The name 'Lakhimpur' is believed to have come from word “Lakshmi”, the Hindu goddess of Wealth and Prosperity. The word “pur” has two meanings -- first one is “full”, so 'Lakhimpur' means 'full of paddy'. The second meaning is "City", so 'Lakhimpur' means 'The City of Wealth and Prosperity'. Besides, the district has alluvial soil which is very fertile. Also fish, vegetables, milk etc were abundant.
The district has two sub divisions -- Dhakuakhana and North Lakhimpur. Dhakuakhana Sub Division consists of two Police stations viz. Dhakuakhana and Ghilamara. North Lakhimpur Sub-division consists of 4 Police stations viz. North Lakhimpur, Boginadi, Laluk and Bihpuria. Numerous tribes too inhabit the areas. The most important of these tribes are the Miris, Abors, Mishmis, Khamtis, Kachins and Nagas.
Forests are mainly tropical rain forest. Important reserved forests includes Ranga Reserve, Kakoi Reserve, Dulung Reserve and Pava Reserve. Some varieties are Xollokh (Terminalia Myriocarpa), Ajhar (lagerstroemia speciosa), Ximolu (Bombax ceiba/Salmalia Malabarica), Sum (Machilus), Gomari (gmelina orborea), Sisu (Dalbergia Sissoo), Xilikha (Terminalia Chebula), Neem (Azadirachta Indica), Nahar (Mesua Ferrea) etc. Wild elephants, buffaloes, tigers, deer etc are there in the forests. Varieties of bird species are observed in swampy areas.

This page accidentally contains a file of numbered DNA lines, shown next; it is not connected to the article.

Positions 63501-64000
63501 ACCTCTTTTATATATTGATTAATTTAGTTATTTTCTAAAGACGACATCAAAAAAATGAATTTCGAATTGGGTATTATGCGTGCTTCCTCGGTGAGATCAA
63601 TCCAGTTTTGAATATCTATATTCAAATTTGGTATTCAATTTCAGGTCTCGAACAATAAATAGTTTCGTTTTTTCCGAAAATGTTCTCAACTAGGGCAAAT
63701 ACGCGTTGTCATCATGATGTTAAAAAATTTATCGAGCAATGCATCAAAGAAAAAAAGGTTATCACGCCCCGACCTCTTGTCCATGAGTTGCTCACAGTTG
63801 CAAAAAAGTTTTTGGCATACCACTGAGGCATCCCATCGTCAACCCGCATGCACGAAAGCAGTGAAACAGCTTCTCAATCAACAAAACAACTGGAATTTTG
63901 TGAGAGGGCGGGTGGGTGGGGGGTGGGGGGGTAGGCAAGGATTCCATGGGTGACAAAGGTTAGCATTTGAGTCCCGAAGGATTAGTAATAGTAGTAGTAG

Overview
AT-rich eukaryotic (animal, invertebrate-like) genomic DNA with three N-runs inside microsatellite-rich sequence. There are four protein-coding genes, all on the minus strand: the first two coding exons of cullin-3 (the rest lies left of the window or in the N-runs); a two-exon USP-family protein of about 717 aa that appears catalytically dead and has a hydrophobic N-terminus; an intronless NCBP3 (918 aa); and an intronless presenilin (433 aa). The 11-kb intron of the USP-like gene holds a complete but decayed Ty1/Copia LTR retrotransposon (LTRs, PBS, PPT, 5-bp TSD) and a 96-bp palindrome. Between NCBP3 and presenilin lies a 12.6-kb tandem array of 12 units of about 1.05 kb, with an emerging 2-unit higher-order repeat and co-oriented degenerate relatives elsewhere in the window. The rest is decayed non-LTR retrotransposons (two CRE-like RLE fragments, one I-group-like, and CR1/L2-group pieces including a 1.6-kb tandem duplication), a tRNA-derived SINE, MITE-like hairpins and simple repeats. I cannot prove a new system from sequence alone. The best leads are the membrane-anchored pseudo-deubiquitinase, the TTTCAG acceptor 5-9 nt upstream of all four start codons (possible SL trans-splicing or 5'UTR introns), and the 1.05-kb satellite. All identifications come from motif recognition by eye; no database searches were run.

The great Subansiri river has legends of once famous gold washing. But as of now there is no any major exploration of minerals in the district, except some minor exploration for petroleum by ONGC (Oil and Natural Gas Corporation) near Dhakuakhana.
Lakhimpur figures largely in the annals of Assam as the region where successive invaders from the east first reached the Brahmaputra. The Baro Bhuyans, originally from the western provinces of India, were driven out by the Chutiya (a Shan race), and these in their turn gave place to their more powerful brethren, the Ahoms in the 13th century. The Burmese, who had ruined the native kingdoms, at the end of the 18th century, were in 1826 expelled by the British under the Treaty of Yandaboo. They placed the southern part of the state, together with Sibsagar under the rule of Raja Purandhar Singh; but it was not till 1838 that the whole was taken under direct British administration.